Assessing Competence to Consent to Treatment: A Guide for Physicians and Other Health Professionals / Edition 1by Thomas Grisso, Applebaum Grisso, Paul S. Appelbaum
One of the most challenging tasks facing clinicians today is the assessment of patients' capacities to consent to treatment. The protection of a patient's right to decide, as well as the protection of incompetent patients from the potential harm of their decisions, rests largely on clinicians' abilities to judge patients' capacities to decide what treatment they… See more details below
One of the most challenging tasks facing clinicians today is the assessment of patients' capacities to consent to treatment. The protection of a patient's right to decide, as well as the protection of incompetent patients from the potential harm of their decisions, rests largely on clinicians' abilities to judge patients' capacities to decide what treatment they will receive. However, confusing laws and the complicated ethical issues surrounding the concept of competence to consent have made the process of competence assessment intimidating for many clinicians. Health professionalsphysicians, medical students, residents, nurses, and mental health practitionershave long needed a concise guidebook that translates the issues for practice. That is what this book accomplishes.
This volume is the product of an eight-year study of patients' capacities to make treatment decisionsthe most comprehensive research of its kind. The authors describe the place of competence in the doctrine of informed consent, analyze the elements of decision-making, and show how assessments of competence to consent to treatment can be conducted within varied general medical and psychiatric treatment settings. The book explains how assessments should be conducted and offers detailed, practice-tested interview guidelines to assist medical practitioners in this task. Numerous case studies illustrate real-life applications of the concepts and methods discussed. Grisso and Appelbaum also explore the often difficult process of making judgments about competence and describe what to do when patients' capacities are limited.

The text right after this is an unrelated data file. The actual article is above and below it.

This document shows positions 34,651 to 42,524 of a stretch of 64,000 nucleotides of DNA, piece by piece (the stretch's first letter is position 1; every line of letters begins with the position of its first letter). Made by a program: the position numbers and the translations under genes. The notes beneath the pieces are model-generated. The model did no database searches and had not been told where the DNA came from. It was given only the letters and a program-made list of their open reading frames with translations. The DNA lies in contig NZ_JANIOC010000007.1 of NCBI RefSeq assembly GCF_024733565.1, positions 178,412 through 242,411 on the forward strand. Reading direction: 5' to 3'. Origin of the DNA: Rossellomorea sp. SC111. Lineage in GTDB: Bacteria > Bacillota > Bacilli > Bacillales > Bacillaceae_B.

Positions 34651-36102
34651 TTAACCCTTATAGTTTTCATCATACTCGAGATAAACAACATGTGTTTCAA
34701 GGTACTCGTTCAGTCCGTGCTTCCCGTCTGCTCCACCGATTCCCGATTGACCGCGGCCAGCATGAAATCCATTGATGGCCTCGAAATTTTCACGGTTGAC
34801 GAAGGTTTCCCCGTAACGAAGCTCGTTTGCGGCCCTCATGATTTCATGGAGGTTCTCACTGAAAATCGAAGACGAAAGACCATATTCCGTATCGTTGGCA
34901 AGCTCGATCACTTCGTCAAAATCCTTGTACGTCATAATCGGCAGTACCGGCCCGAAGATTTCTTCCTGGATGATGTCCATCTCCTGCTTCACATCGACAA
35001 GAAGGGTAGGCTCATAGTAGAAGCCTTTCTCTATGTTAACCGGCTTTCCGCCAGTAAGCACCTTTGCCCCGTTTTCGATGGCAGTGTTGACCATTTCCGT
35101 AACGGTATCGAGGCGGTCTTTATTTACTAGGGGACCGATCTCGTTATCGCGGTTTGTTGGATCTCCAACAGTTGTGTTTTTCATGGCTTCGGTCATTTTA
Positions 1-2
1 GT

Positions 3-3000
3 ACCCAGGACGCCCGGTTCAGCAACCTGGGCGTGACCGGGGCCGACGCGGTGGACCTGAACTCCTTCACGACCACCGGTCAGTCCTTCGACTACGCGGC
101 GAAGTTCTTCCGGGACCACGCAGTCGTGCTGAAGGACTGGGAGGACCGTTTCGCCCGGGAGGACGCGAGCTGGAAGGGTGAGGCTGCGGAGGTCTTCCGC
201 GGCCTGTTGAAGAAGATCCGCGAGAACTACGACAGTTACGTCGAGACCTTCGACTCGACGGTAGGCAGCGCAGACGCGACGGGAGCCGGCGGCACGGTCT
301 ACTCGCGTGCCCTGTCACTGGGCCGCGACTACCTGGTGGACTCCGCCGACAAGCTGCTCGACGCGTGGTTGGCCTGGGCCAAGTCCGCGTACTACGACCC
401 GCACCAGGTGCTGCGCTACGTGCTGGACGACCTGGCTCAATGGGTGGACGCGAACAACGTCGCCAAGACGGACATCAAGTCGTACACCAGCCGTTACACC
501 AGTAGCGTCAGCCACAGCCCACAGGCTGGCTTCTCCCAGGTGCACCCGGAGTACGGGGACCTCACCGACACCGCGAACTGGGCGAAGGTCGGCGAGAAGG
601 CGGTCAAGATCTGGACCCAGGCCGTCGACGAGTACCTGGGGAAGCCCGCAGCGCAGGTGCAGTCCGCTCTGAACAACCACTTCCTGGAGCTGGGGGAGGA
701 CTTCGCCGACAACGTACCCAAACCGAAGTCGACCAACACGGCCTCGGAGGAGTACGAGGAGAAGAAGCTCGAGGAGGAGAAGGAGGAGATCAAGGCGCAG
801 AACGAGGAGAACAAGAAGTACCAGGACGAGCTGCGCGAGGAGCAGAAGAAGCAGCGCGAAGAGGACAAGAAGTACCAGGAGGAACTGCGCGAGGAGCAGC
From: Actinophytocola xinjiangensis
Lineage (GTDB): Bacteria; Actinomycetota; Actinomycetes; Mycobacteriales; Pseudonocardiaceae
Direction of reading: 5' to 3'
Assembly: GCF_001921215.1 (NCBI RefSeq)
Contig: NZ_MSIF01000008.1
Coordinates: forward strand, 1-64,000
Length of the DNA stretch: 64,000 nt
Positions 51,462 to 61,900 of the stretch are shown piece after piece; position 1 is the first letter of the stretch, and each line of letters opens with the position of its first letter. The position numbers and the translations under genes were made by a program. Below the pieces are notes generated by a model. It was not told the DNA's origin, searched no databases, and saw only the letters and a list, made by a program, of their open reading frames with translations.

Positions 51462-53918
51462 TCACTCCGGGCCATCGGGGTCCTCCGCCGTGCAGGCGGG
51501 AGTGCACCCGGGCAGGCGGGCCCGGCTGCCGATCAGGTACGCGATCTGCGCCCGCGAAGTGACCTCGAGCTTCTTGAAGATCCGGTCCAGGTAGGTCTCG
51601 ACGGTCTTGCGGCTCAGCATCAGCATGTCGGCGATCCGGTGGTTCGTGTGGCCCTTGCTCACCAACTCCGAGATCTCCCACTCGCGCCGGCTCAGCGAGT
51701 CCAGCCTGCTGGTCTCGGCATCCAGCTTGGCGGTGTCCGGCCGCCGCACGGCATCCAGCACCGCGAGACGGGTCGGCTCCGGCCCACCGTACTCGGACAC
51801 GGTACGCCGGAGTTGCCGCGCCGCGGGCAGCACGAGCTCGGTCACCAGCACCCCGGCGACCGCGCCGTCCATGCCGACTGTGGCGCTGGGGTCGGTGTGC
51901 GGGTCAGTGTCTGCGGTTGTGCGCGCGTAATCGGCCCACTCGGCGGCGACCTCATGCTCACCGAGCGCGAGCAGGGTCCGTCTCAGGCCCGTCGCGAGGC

A timely, practical handbook relevant to every medical specialty, Assessing Competence to Consent to Treatment will benefit a wide array of medical practitionersincluding physicians, medical students, residents, nurses, and other allied health professionalswho need to assess the mental competence of patients in their everyday practice. It will also interest ethicists and moral philosophers, as well as geriatricians and clinical psychologists working with cognitively impaired patients.
- Oxford University Press, USA
- Publication date:
- Edition description:
- New Edition
- Product dimensions:
- 8.30(w) x 5.40(h) x 1.00(d)
Table of Contents
1. Why Competence is Important: The Doctrine of Informed Consent
2. Thinking About Competence
3. Abilities Related to Competence
4. When Patients' Decision Making Should be Assessed
5. Assessing Patients' Capacities to Consent to Treatment
6. Using the MacArthur Competence Assessment Tool - Treatment
7. Making Judgements About Patients' Competence
8. Substitute Decision Making for Incompetent Patients
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